Tuesday 23 January 2018

Anglo shareholders to be told actual value of investment

Finance Minister Brian Lenihan. Photo: Bloomberg News
Finance Minister Brian Lenihan. Photo: Bloomberg News

Emmet Oliver Deputy Business Editor

The Government will next week finally begin the process of deciding if there is any value in the shares of Anglo Irish for thousands of shareholders who lost out when the bank was nationalised in January 2009.

After being pressed on the issue for over a year, the Department of Finance has now written to an investor group telling it the formal tendering process can now begin.

Sources said yesterday a procurement notice was scheduled to be placed next week seeking expressions of interest, with the appointment of an assessor expected to follow shortly afterwards.

The lender was nationalised in January 2009 in the Anglo Irish Bank Act 2009, but that legislation committed Finance Minister Brian Lenihan to appoint an assessor to decide on the "fair and reasonable" value of Anglo shares, if any.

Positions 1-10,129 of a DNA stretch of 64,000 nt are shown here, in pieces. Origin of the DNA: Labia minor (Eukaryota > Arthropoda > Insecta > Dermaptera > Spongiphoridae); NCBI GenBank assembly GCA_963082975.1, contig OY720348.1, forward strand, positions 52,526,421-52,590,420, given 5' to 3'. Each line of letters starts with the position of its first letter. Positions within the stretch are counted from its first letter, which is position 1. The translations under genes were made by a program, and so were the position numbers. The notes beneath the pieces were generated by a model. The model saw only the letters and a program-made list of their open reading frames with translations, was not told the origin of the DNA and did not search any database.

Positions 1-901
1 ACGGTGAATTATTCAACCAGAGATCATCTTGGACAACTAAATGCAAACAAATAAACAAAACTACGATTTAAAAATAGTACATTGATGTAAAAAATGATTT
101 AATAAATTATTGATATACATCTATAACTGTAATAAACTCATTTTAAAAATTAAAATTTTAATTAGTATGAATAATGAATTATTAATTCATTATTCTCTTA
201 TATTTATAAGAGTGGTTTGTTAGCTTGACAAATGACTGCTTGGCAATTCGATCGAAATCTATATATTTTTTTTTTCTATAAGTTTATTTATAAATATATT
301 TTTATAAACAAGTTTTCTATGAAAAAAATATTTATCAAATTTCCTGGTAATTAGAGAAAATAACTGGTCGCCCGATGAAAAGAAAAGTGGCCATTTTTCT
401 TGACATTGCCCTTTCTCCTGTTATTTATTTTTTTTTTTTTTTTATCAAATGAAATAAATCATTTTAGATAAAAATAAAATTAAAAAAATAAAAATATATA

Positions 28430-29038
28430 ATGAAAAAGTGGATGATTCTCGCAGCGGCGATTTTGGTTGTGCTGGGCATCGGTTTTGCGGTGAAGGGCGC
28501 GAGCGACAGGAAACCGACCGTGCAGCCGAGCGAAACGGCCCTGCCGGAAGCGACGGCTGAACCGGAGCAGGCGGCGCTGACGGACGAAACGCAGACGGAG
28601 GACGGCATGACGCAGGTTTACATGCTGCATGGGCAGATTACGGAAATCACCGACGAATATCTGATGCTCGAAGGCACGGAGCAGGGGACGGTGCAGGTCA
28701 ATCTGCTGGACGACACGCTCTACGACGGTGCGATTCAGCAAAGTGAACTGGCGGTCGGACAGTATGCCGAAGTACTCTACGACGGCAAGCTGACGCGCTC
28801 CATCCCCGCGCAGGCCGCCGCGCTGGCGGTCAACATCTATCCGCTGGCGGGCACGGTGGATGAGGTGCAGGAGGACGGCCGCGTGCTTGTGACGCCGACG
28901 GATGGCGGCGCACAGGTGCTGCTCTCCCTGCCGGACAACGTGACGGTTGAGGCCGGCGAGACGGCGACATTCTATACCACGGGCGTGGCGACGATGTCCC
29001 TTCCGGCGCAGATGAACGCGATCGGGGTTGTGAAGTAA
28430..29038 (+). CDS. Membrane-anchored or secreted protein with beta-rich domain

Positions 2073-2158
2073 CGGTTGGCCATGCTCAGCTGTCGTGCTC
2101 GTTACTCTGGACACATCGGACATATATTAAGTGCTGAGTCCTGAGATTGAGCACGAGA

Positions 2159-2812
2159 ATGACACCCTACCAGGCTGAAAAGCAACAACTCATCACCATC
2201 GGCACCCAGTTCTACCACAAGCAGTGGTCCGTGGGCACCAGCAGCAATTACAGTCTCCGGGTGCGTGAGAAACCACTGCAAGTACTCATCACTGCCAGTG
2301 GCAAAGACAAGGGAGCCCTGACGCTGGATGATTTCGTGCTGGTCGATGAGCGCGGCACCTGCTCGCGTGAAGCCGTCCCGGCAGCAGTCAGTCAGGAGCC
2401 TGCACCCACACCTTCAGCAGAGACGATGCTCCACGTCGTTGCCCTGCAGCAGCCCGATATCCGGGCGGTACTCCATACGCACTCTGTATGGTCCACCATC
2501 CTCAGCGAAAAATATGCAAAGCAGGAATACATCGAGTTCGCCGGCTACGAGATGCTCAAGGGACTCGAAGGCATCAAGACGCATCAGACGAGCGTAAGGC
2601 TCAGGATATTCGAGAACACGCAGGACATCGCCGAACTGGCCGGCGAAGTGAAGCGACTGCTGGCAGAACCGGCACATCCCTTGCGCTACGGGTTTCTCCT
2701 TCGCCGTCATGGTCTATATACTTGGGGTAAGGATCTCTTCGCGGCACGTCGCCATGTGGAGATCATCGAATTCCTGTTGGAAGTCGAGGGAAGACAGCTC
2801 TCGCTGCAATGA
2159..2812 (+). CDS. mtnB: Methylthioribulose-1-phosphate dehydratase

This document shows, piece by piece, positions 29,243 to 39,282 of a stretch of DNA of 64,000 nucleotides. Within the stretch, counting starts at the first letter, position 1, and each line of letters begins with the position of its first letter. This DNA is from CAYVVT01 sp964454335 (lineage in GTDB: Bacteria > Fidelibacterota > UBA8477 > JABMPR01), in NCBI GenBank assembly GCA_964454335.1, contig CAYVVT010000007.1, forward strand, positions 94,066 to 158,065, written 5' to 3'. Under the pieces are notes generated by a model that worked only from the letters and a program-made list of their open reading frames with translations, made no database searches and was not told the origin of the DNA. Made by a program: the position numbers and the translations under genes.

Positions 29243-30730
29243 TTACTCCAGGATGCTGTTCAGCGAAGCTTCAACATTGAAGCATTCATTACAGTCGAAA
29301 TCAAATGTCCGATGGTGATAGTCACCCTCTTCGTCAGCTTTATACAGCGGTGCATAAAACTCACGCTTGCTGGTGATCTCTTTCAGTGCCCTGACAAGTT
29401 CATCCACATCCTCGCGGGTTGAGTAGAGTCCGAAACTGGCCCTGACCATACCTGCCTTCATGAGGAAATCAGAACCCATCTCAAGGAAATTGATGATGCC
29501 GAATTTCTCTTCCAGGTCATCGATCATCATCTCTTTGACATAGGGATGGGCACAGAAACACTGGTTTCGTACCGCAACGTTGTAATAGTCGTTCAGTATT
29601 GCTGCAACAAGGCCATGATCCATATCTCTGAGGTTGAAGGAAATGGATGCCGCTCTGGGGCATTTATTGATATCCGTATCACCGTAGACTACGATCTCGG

Earlier letters from the department indicated an assessor would be appointed last summer, but this never happened.

Most observers do not expect any value to be put on the shares. Nevertheless, the assets and liabilities of the bank at the time of nationalisation have to be assessed.

The department has written to a group holding preference shares in Anglo Irish, Lambay Capital Securities, updating it on the position. Lambay has been pursuing the department on the issue for a year.

"The Department of Finance will, in the coming weeks, be seeking expressions of interest for the appointment of an assessor,'' said a letter sent to Lambay.

Lambay has written to the department several times saying that if the department does not name a date for an assessor to be appointed it will issue a public statement to the market.

The bank's shares were delisted from the Dublin and London stock exchanges in January 2009, after the Sean FitzPatrick loan revelations. The bank lost 98pc of its value in 2008 as property losses mounted.

Mr Lenihan has said compensation for shareholders would depend on the assessor. "If the assessor decides the bank is worthless, then compensation will be nil.''

Irish Independent

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